From Publishers Weekly
Enzensberger's disillusioned travel diary based on his wanderings through six European countries is an acerbically witty look at a continent beset by corruption, shadow economies, discredited political parties, and laboring under a crazy-quilt of special-interest groups. This German essayist ( Politics and Crime ) and poet finds the Swedes docile, conformist, touched by historical innocence. His sarcastic sketch of Italy lightly mocks a people obsessed with status and intrigue. In Portugal, he contemplates the stolid natives' passive sabotage that undermines capitalist efficiency. A Polish woman tells him: "Feminism is a detested aberration! Our men worship us, it's true . . . and that's the source of our power." In Hungary, he sees a people stagnating because the political system won't tolerate needed economic reforms. "Madrid is about as festive as Moscow or Houston," the author quips. These sharply illuminating vignettes gauge the social and political realities of each country with a perspicacity rare in travel writing.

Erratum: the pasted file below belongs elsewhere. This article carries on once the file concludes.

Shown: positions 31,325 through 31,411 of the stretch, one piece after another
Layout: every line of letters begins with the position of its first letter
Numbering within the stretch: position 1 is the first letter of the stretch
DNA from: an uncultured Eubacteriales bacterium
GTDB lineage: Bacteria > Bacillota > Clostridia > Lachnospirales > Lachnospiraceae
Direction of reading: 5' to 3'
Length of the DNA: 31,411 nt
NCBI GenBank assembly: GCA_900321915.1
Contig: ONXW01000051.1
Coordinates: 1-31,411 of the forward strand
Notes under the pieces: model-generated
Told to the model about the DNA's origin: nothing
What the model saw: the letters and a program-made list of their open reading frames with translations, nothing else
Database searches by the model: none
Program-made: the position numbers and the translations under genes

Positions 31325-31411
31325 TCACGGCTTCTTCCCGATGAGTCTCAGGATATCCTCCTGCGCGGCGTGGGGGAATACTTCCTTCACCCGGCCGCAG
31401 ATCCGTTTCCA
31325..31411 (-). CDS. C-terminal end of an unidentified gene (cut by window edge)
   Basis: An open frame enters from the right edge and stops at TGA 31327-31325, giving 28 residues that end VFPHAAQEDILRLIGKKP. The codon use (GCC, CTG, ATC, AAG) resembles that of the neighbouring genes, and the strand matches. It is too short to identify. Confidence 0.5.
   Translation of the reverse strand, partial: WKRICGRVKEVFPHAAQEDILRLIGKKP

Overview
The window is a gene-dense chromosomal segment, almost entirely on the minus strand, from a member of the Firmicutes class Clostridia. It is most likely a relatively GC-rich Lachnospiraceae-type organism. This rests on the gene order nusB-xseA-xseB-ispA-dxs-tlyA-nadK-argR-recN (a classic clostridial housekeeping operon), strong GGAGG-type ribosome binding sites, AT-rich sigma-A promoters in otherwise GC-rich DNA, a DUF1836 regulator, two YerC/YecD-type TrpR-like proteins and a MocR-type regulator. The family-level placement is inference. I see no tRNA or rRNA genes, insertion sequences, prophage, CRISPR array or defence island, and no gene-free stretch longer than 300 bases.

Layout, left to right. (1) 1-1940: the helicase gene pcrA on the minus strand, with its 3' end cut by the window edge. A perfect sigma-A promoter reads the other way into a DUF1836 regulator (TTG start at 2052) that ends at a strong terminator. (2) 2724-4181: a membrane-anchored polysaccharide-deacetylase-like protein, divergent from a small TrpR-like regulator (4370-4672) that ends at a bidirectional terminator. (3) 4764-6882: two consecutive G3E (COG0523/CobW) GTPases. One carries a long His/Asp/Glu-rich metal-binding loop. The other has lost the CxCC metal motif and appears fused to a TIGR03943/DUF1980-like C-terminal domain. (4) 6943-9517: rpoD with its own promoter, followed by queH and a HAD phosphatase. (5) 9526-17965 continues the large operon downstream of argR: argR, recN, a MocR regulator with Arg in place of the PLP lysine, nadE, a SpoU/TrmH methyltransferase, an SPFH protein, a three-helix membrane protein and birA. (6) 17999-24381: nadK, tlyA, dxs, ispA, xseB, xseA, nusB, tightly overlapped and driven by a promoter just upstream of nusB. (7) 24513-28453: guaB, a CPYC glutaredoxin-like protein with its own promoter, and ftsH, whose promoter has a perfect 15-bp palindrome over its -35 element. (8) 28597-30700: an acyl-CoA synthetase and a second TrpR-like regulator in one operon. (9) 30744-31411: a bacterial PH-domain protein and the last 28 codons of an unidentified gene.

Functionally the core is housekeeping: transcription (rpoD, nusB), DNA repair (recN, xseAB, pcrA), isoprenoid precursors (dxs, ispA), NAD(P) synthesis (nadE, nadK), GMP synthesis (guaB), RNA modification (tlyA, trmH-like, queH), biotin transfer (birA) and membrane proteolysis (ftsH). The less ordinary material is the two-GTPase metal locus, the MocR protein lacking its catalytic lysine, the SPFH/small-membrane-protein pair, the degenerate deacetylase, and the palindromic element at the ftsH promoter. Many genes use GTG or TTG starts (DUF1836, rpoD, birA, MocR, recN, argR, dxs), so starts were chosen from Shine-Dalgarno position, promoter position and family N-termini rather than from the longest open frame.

Copyright 1989 Reed Business Information, Inc.
"Spirited, acute, and brilliantly observant."
—The New York Times
"[Enzensberger is] a raconteur of mordant wit . . . a trenchant political thinker . . . a pleasure to read."
"[Enzensberger's] piercing perception, his talent for evoking astonishing scenes and persons . . . and finally his angry loyalty to truth, make Europe, Europe
a collection to which I'll resort for inspiration again and again."
—The New York Review of Books
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